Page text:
A fraction of a second.
That’s the time it takes to cause damage to our bodies. Whether a car accident, a cat scratch, or a surgeon’s incision, it takes less than one second to cause bodily damage.
Weeks to months.
That’s the time it takes to heal the damage. Whether a car accident, a cat scratch, or a surgeon’s incision, it takes weeks to months to heal the bodily damage.
Why the difference in time?
What if a bone took just as long to heal as it does to break? What if the swelling and scarring from a surgeon’s incision healed by the time we woke up from the anesthesia?
I have always been interested in how damage is created so quickly, but the healing of that damage takes so long.
Why the difference in time?
There must be a reason, some evolutionary advantage to a slow heal. Is it to force us to slow ourselves down and give ourselves a rest? Does a forced rest somehow give us an evolutionary advantage?
If you read my blog or follow me on Facebook or Instagram, you know that I had hernia surgery three weeks ago. So this difference in time between damage and healing has been on my mind. It sucks that I can’t run. But I have to patient and let my body heal. As I wrote in The Inner Runner:
“When we lose our ability to run because of illness or injury, it’s easy to feel helpless, vulnerable, and even scared, because the fitness and vibrancy we get from running is taken away. With all the people who don’t want to exercise, it’s a sealed box to be in when you’re entirely willing but physically unable to or precluded from running. There is a huge difference between not wanting it and having it taken away.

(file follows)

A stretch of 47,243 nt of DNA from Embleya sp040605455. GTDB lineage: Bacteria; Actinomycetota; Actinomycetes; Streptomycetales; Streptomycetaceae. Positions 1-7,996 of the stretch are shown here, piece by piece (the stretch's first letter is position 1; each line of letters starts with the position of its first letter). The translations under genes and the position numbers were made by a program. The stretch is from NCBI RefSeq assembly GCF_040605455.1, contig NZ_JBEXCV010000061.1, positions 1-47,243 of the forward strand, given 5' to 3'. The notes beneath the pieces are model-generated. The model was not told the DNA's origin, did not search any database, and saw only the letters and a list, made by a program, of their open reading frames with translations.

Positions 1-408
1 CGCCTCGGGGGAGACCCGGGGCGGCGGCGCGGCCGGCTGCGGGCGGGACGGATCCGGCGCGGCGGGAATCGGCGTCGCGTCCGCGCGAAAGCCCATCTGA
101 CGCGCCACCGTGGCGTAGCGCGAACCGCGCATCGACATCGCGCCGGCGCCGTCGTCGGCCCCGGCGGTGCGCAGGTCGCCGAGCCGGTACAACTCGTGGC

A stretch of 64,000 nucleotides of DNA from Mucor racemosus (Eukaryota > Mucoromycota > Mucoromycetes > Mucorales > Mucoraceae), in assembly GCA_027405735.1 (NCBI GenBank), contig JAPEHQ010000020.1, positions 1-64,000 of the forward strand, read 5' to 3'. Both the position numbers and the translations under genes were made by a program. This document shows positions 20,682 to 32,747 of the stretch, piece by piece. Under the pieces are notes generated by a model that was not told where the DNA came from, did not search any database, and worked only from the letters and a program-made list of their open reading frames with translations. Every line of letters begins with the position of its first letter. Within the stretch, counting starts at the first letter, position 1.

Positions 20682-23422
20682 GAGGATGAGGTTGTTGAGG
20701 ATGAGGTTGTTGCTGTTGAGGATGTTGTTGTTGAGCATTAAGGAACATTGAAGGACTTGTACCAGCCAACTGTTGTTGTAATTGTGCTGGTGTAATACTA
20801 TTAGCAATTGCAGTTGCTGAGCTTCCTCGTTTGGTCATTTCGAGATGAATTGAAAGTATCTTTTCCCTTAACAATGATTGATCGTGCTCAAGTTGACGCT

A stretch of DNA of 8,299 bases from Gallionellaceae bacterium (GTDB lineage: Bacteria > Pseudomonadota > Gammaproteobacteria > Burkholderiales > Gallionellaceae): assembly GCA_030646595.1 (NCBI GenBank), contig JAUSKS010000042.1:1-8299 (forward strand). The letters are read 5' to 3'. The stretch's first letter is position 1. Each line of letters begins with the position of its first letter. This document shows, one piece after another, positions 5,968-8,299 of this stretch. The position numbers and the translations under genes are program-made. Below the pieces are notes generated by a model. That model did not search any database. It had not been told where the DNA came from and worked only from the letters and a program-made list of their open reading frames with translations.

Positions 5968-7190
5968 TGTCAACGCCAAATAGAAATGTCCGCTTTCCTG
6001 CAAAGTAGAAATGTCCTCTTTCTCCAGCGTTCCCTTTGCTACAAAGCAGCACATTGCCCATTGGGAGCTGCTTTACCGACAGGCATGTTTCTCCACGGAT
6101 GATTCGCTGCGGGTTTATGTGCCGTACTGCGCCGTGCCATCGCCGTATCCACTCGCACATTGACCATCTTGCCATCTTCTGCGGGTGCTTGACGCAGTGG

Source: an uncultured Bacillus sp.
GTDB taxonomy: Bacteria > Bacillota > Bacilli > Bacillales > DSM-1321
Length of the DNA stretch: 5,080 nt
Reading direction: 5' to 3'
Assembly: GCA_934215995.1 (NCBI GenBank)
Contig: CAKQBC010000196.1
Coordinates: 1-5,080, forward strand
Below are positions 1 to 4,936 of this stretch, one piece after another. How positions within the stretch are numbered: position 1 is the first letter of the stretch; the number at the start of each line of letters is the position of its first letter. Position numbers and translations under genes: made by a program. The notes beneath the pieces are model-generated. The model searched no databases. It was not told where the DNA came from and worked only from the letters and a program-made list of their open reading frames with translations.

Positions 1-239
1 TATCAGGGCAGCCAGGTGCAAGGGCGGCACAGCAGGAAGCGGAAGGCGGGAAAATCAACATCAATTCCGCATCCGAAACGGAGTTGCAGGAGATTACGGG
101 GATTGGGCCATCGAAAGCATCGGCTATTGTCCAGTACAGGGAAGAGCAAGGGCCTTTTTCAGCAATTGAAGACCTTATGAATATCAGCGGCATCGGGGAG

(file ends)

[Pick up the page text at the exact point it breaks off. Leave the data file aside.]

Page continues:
My biggest disappointment that comes from not running, and from the accompanying loss of fitness, is the existential crises and near-depression that mounts. I’ve always seen myself as someone working on being the complete package of a sound mind in a sound body. Running is a huge part of me, but I struggle with it not being all of me. On days that I don’t run, which are few and far between, I feel guilty, like I missed out on something important. I suppose this falls within the realm of addiction, and I guess others would say I’m addicted to running. Interestingly, research has shown that the risk for exercise addiction is associated with narcissism. Highly committed exercisers have substantially higher levels of narcissism than less committed exercisers. Am I so narcissistic that I can’t miss a single run? When I can’t run, I am soundly disappointed to find such weakness and doubt. Surely I cannot be so lame that the only thing that matters is chasing a time on the stopwatch or looking good in the mirror. I have so many other things to be happy about and thankful for, but here I am feeling weak, out of shape, under-engaged, and anxious.
It’s hard to say that my few injuries or other illness-driven breaks from running were ever worth it as a learning experience, because, quite frankly, it sucks and I want to run. What do injuries teach you anyway? That you can’t do what you want to do in the way you want to do it? If you get injured while training for a marathon, does that teach you that you can’t run a marathon? That’s not what you want to learn. Perhaps injuries teach you the importance of training smarter. But you don’t necessarily need an injury to learn that lesson. I’ve spent my entire career trying to teach runners and coaches how to train intelligently, and I’ve written multiple books about it. If nothing else, injuries or other forced times off certainly do encourage you to put things in perspective.
Each time I return to running, I am more thankful for it and feel a growing sense that I must take care that my life would still be fulfilling if I were never able to run again. Not running doesn’t detract from my value as a person, nor does it yours, although it often may feel like it does. We are more than a weekly mileage total or a PR. We are more than a VO2max value or a 10-mile run or a bib number. Yet we are all of those things, too. Running does not define who we are; we define who we are.”